The next practice, fasting. A few nights ago, in our reading at the beginning of Compline, we heard some fine words from St. Cyril of Jerusalem, who said that “when we fast, [we] give up wine and meat not because we detest them, as though using them were a crime, but because we are hoping for an eternal reward. We willingly go without things that please the senses in order to be able to enjoy the pleasures of the spiritual table…. [So, he concluded,] if you abstain from those foods, do not do so as if they were unclean. Rather think of them as a good thing which you are content to give up for love of a far greater spiritual benefit.”2 That is surely the correct way to regard fasting and abstinence from certain kinds of food and drink, but the Scriptures tell us that there is an even more important kind of fasting, namely, fasting from attitudes and behaviors to which we might indeed be quite attached but that in fact are drawing us away from God. Tonight at Vespers, the reading is from Pope Leo the Great and is on precisely this point. To give you a brief preview (and some of us will not even be here to hear it because of an important meeting in the school), Pope Leo once said in a Lenten sermon: “Our fast does not consist chiefly of mere abstinence from food, nor are dainties withdrawn from our bodily appetites with profit unless the mind is recalled from wrong-doing and the tongue restrained from slandering…. Now let godly minds boldly accustom themselves to forgive faults, to pass over insults, and to forget wrongs.” Easier said than done, no doubt, but surely the best kind of fasting we could ever undertake. As a modern spiritual writer has said, “Our greatest pain in life is not really the hurtful things that have happened to us in the past, but it is the holding on to those past hurts that creates the greatest suffering.”3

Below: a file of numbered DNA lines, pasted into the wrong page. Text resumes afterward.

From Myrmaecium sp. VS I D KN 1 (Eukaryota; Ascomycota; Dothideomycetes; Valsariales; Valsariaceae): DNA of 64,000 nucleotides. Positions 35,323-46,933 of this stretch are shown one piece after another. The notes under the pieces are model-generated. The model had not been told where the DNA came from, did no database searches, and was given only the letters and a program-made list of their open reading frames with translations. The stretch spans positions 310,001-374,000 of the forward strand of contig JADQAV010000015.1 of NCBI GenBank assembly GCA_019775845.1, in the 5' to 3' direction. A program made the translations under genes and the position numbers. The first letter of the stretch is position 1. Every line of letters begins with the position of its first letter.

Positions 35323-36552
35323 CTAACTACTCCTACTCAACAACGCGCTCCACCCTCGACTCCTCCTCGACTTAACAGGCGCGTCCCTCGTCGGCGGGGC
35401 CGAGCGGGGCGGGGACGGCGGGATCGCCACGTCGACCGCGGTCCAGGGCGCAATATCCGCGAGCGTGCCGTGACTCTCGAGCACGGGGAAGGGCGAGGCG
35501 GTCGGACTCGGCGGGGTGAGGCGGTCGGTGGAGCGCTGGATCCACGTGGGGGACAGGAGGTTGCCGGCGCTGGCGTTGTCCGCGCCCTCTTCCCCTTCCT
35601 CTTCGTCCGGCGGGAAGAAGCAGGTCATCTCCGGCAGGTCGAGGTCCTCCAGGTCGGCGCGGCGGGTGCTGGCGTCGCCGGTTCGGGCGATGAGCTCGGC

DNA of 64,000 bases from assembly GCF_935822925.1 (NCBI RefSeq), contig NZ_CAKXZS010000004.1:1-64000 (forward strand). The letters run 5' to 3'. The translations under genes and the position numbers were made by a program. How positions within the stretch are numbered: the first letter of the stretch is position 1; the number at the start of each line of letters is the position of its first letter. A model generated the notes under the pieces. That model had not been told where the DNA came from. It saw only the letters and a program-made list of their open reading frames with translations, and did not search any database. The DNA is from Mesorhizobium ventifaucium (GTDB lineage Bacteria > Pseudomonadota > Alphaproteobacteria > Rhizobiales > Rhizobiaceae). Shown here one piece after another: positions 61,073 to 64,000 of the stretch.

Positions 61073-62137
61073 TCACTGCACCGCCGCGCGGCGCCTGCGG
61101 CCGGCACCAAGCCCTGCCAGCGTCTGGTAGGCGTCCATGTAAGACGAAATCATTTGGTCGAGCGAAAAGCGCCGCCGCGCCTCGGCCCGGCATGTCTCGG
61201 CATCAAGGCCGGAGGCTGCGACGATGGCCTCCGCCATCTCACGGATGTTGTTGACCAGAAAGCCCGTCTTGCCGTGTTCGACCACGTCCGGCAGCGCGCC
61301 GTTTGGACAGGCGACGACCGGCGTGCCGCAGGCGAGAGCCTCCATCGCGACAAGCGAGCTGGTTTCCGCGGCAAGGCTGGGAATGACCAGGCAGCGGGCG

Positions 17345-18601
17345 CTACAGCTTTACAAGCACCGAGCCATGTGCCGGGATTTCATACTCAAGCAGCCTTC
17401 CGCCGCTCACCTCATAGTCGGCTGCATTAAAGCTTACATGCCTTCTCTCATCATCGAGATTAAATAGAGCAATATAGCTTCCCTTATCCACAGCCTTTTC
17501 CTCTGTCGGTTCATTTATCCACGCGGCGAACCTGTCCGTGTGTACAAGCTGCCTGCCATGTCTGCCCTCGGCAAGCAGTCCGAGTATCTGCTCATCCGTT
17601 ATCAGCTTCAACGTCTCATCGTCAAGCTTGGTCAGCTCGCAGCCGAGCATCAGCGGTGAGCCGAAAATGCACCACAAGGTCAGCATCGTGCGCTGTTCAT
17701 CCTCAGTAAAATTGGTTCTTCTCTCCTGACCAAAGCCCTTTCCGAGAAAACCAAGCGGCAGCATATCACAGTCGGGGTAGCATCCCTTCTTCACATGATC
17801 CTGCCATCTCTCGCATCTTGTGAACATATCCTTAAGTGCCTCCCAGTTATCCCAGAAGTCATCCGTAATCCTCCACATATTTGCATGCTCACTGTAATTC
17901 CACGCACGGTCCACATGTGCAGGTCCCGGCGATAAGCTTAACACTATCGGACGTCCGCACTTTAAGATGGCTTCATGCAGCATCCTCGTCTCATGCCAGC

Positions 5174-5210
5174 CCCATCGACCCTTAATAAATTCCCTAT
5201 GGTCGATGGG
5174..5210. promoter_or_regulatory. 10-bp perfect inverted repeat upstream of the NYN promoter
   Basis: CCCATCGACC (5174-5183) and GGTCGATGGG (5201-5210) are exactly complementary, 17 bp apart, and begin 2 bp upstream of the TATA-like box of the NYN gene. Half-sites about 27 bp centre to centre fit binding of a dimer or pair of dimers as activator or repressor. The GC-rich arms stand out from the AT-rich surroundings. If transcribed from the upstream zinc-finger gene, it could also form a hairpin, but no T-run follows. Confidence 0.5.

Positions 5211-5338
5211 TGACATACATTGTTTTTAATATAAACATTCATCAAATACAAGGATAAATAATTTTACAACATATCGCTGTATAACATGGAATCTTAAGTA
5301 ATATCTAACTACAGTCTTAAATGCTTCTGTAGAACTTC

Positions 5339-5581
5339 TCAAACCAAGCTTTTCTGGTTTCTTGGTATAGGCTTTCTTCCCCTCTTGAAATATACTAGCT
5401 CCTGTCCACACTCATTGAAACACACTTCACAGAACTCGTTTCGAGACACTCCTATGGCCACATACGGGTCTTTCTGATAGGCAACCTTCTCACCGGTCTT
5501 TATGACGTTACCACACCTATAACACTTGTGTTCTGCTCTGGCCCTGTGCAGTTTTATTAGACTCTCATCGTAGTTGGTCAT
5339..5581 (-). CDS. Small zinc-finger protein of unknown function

And finally, almsgiving. I’ve always felt that one can learn a great deal about a word by knowing where it comes from. This word “alms” is from the Greek word eleos, meaning “mercy” or “pity,” whose verb form we have used for years in the prayer Kyrie, eleison: “Lord, have mercy.” We have mercy on the poor and needy when we give them food, money, or other goods, but we also have mercy on them when we give them of our time. At a recent roundtable meeting of our Oblates that I also attended, their Prior told the group that it was probably easier for most of them to donate some money to the monastery than to donate any of their time. I dare say all of us can readily understand his point. There may indeed be occasions when we truly cannot give another person the time that he or she requests, but often our plea that “I just don’t have time right now” is not in accord with that generous self-giving that we find modeled in so many of the saints and in Jesus himself. Jesus did, after all, rebuke his disciples when they tried to turn away the people bringing their young to Jesus that he might touch them. The disciples were presumably trying to get Jesus some peace and quiet, but that was not his way: “Let the children come to me and do not prevent them, for the kingdom of God belongs to such as these” (Luke 18:16). May our own Lenten practice be marked with such generosity, not only in our almsgiving but also in our prayer and various kinds of fasting.